Scottish Referendum.

Discussion in 'RFA' started by C.Morgan, Jun 29, 2014.

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  1. How will the Referendum in September affect future applicants into the RFA if it's a YES vote and Scotland get's independence?
  2. Subsunk

    Subsunk Badgeman Book Reviewer

    I can't see it being a show-stopper for candidates of the right calibre but I can see it being a subject for discussion at interview so have an intelligent comment or 2 at the short trail.
  3. Do you mean have a few intelligent comments in September 2014 (when the interviews are due) or after September for future applicants?
  4. Face Palm.jpg .........
  5. Given the small number of personnel from Eire serving in our Armed Forces that I have come across over the years at a rough guess I'd say none. When/If Scotland goes is own way you'll still be serving the same sovereign no matter which side of the border you live on.
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  6. I agree, borders are fluid when it comes to the British Isles and a good man or woman can and will go where they want. When Scotland gets her independence - I think it's inevitable in time but my money is on the 'No' vote this referendum - there will be a Scottish military, but I think you will still find, as with the Irish, that some will choose to cross the border and I expect they will be accepted. Sure, why wouldn't they be?

  7. Why?
    Because they are FRISPS
    I hope for a yes vote, this means that Labour will never again get into government in an English/Welsh parliament.
    If we English had the vote they would certainly be independent.
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  8. What are FRISPS?
  9. It stands for "Friendly, Rather Intelligent Scottish Person"

    It's slang that Scots call one another, next time you meet a Scot, be sure to class him a frisp to be show that you know about Scottish culture and you want to be friends.
    Last edited by a moderator: Jul 1, 2014
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  10. I'm not sure if you're joking.....gonna bite regardless. I am Scottish and I have never once heard that.

    Best Regards.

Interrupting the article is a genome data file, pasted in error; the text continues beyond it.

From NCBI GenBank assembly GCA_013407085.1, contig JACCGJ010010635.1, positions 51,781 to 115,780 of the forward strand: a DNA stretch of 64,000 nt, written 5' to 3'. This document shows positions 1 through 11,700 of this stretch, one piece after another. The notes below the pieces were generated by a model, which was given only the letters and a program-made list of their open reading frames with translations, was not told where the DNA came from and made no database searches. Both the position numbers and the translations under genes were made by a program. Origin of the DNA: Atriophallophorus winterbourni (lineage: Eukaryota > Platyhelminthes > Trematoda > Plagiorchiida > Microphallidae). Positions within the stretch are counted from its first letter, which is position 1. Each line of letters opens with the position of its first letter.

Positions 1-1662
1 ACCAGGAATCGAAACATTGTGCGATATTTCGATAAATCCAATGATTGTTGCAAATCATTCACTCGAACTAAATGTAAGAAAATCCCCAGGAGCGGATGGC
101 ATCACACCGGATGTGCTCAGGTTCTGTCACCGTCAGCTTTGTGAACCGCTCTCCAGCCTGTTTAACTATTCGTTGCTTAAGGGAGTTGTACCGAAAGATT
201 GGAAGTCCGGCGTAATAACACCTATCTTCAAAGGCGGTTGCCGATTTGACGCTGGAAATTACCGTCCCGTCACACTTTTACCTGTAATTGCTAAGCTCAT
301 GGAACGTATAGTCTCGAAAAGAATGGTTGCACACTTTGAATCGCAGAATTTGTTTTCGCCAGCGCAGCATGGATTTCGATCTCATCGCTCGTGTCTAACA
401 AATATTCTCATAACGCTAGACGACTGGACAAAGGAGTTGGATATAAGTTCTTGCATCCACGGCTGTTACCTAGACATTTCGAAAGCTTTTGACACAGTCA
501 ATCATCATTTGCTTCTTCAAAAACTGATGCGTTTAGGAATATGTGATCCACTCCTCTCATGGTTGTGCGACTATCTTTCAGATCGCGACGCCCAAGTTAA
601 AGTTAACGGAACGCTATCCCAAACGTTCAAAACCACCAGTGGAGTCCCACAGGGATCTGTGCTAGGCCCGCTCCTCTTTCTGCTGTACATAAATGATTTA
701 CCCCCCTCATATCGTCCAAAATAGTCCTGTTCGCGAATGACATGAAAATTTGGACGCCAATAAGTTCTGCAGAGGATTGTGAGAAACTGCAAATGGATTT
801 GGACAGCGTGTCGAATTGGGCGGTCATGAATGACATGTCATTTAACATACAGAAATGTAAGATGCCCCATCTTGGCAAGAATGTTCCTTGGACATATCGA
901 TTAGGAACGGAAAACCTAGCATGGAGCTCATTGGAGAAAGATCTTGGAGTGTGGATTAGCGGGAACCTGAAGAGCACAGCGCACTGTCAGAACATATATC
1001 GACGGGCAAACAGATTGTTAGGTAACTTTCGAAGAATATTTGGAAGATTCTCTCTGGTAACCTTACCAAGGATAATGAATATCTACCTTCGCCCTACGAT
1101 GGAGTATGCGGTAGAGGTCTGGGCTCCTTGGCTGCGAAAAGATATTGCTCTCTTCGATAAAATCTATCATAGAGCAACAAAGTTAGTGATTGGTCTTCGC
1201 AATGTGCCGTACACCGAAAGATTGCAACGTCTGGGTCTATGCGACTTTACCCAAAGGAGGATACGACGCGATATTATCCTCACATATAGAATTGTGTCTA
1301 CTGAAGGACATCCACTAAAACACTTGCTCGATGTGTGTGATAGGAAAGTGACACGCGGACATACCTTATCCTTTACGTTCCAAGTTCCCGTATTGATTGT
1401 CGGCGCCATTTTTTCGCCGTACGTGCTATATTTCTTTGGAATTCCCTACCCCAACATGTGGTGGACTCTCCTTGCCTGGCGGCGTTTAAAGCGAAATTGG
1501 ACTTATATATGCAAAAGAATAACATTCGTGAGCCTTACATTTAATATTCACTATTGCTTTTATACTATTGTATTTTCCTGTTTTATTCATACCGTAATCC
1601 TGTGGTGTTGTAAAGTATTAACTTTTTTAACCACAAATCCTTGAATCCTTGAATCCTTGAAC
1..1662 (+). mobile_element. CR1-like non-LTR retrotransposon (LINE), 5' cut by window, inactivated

11. I think the proper designation is 'F*****g Frisp'.

    Sent via my marvelous magical electronic digital ****ing device.
  12. Well it's not is it, as that would be two '****ings' next to each other.
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  13. It's called karmic return. The down side of conquest.
  14. exJenny

    exJenny War Hero Moderator Book Reviewer

    we still have Janners and Georides. We won't sink without Jocks.

  15. Now I'm going to call 'foul' here. If I was of a non pink persuasion and was called a n*gg*r rather than just Scottish, I could take GREAT exception at being called a FRISP. Is Slim going to publish what it actually means? And justify it? If I write the famous N word in this part of the forum I'll be flamed.

    Just a little nibble - honest........
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  16. It's just words, S-B. They know not what they say.

    Sticks and stones may break my bones but whips and chains excite me.
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  17. Just for you SB
    It means

    Fkin Right Ignorant Scottish Pig

    For info both my kids are Scots and they are highlanders, not Sasanachs.

    Many a Scot makes the mistake of calling English folk sasanach when the real meaning is:

    Sasanach means Lowlander. And unfortunately applies to anyone that doesn't live in the Highlands. Irish Gaelic and Scottish Gaelic are very similar but since dialect has evolved over the centuries the original meaning of the word has been forgotten.

    So Glaswegians are sasanachs:drunken:
  18. Slim I am perfectly aware of what it means but you are wrong, or at least one version is, as I had the R as Repugnant. I’m banging on about it is it touches a bit of a nerve. Being a Jock Twat is OK, but a FRISP is over my line, a bit like the difference between being ‘dusky’ or the Gibson word.
    Maybe we should start using FRESP (FRWSP dosn’t really work!)

    I am from Helensburgh, which as you will recall from British geography at school, is one end of the Highland/Lowland fault line.

    People from Glasgow are Weegies and I would love to be present should you wish to call one a Sassenach to his face!
    To show my diversity, I’m married to an English woman – and my dogs are Spanish!
  19. Sasanach in Irish Gaelic means English person and was also used to refer to Irish Protestants (but let's not drag religion into this). As Scots Gaelic developed from Irish Gaelic - don't shoot me, it's just a fact - I'm guessing the highlanders were insulting the lowlanders when they called them Sasanachs. And all this goes to underline my original point that, bloody history and politics aside, we are all related. One big happy family. :angel12:

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